2026 Projected Total Employment: 11,300
Median Annual Wage 2016: $52,260
Home Health Aides
Projected Growth, 2016-2026: 46.7%
2026 Projected Total Employment: 1,337,000
Median Annual Wage 2016: $22,600
Personal Care Aides
Projected Growth, 2016-2026: 37.4%
2026 Projected Total Employment: 2,770,100
Median Annual Wage 2016: $21,920
Projected Growth, 2016-2026: 37.4%
2026 Projected Total Employment: 145,900
Median Annual Wage 2016: $101,480
They have 20 other future careers listed, check out their website for more. M
What You Can Do
As you look at these lists, don’t get alarmed. Simply do some research. Maybe put your earlier expectations aside and consider how you can let your child explore some of these new opportunities as they grow.
For example, one concern many career counselors express is that some kids never seem to consider jobs far from the “family tree”. This can limit their options. Your child has several years to try out different skills and likes. See how many different careers you can expose them to.
Because, just as reporter Samuel Clemens once said:
“Find a job you enjoy doing, and you will never have to work
a day in your life.” – Mark Twain
Venmo is a money sharing app that your kids definitely know
about (even if you don’t!) With Venmo you
can pay and request money from people you know. All they need is a Venmo
account. Finding your friends’ accounts is super easy: you just sync your
contact list from Facebook and it automatically finds them.
The app can be used for lots of things. It makes splitting
the bill much simpler, for example. Or you can reimburse someone for buying you
a drink. Your Venmo is account is funded by your Venmo balance (what other
people have paid you), your credit or debit card, or a U.S. back account. When
you connect with your bank account, you can transfer your Venmo balance to your
Right now Venmo is used by 66% of young Americans (according to expandedramblings.com). Its parent company is PayPal and it has 27 million users, and its growing. Just in the second quarter of 2018 its payment volume was $14 billion! Venmo is really easy to use. You simply describe what the payment is for (or use emojis) and pick the amount and the person. Click! It’s done. (The names have been changed from the actual screen shot below.)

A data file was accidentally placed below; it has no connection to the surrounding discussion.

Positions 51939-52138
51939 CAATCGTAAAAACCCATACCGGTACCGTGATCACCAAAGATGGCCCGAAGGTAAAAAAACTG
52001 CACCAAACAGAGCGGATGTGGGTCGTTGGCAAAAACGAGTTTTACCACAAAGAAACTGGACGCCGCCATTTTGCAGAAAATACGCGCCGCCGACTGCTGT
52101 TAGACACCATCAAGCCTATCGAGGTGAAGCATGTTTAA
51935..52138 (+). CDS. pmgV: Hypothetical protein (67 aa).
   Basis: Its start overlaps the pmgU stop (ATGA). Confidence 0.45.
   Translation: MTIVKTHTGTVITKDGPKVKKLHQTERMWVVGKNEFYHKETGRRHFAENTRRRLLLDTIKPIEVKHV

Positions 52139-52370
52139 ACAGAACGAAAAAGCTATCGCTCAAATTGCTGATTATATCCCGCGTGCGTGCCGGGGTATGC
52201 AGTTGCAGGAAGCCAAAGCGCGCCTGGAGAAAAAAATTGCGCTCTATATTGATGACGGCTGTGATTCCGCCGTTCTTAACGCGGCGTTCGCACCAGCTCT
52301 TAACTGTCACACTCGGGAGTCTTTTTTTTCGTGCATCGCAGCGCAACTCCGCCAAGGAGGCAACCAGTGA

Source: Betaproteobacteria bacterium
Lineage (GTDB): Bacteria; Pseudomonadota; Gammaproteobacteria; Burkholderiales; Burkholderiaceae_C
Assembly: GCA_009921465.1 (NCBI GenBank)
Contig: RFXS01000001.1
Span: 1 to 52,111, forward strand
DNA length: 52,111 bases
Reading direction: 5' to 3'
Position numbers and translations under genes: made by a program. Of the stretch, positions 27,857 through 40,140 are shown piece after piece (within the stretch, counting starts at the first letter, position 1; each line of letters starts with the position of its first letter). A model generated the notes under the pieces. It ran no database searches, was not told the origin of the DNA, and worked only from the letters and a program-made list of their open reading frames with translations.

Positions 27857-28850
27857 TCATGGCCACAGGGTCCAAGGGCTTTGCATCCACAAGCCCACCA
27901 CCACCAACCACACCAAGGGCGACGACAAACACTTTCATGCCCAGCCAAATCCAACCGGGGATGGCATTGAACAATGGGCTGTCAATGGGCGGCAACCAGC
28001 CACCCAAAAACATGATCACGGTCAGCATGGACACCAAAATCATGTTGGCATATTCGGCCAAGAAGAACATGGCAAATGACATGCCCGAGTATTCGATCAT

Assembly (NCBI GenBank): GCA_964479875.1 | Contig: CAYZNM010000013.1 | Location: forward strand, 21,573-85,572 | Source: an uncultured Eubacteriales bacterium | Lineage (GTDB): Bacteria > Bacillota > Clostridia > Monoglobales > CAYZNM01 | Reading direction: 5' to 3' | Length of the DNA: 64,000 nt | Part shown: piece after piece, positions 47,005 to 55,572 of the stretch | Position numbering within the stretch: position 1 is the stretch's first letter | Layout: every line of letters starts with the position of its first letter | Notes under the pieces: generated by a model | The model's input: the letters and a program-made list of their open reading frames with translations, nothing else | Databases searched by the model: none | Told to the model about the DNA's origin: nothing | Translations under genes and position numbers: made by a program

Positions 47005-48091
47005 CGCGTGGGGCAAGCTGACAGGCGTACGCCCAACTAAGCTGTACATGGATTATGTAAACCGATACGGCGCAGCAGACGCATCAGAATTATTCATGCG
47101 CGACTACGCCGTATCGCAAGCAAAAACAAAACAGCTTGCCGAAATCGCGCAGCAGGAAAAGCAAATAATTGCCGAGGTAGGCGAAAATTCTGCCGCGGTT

Purchasing with Venmo
There are companies that accept payment through Venmo.
Companies like Uber, Grubhub, Forever 21, and more, use this service. Also, any
store that has the PayPal button will take Venmo. And online companies are
starting to display the Venmo logo on their payment pages.
Pricing: Is Venmo
Yes, it’s free. Most of the time. You can send money using
your Venmo balance, bank account, or debit card, free of charge. There is a
standard 3% fee applied to credit card transactions. Venmo’s transfer service
(to your bank account) is also free to use, but a 1% fee is charged for each
Instant Transfer. Venmo.com also has a Venmo Mastercard, check out https://venmo.com/about/fees/ for more
information about it.
Like everything else connected to the Internet, safety is
not 100% guaranteed, especially when your bank information is directly
connected. Investopedia,com says “Venmo uses data encryption to protect users
against unauthorized transactions, and stores user information on servers in
secure locations. Venmo also allows users to set up a PIN code for mobile
application use for additional security, though it does not compel users to set
one up, by default.” Of course, there’s always the chance a hacker may break
through Venmo’s security measures, but that’s true for your Visa card too. What I can say is nearly all teens aren’t
worried about. Venmo is growing in popularity.
Oh, and what can you buy with it? Anything. You describe what to call it in the app. If you buy alcohol form a friend, or pot, you can call it a cookie or a soda. So even if your parents see the transaction, or later, someone investigates, there is no evidence of anything other a transfer of money. But we’ll talk about that more in a future blog.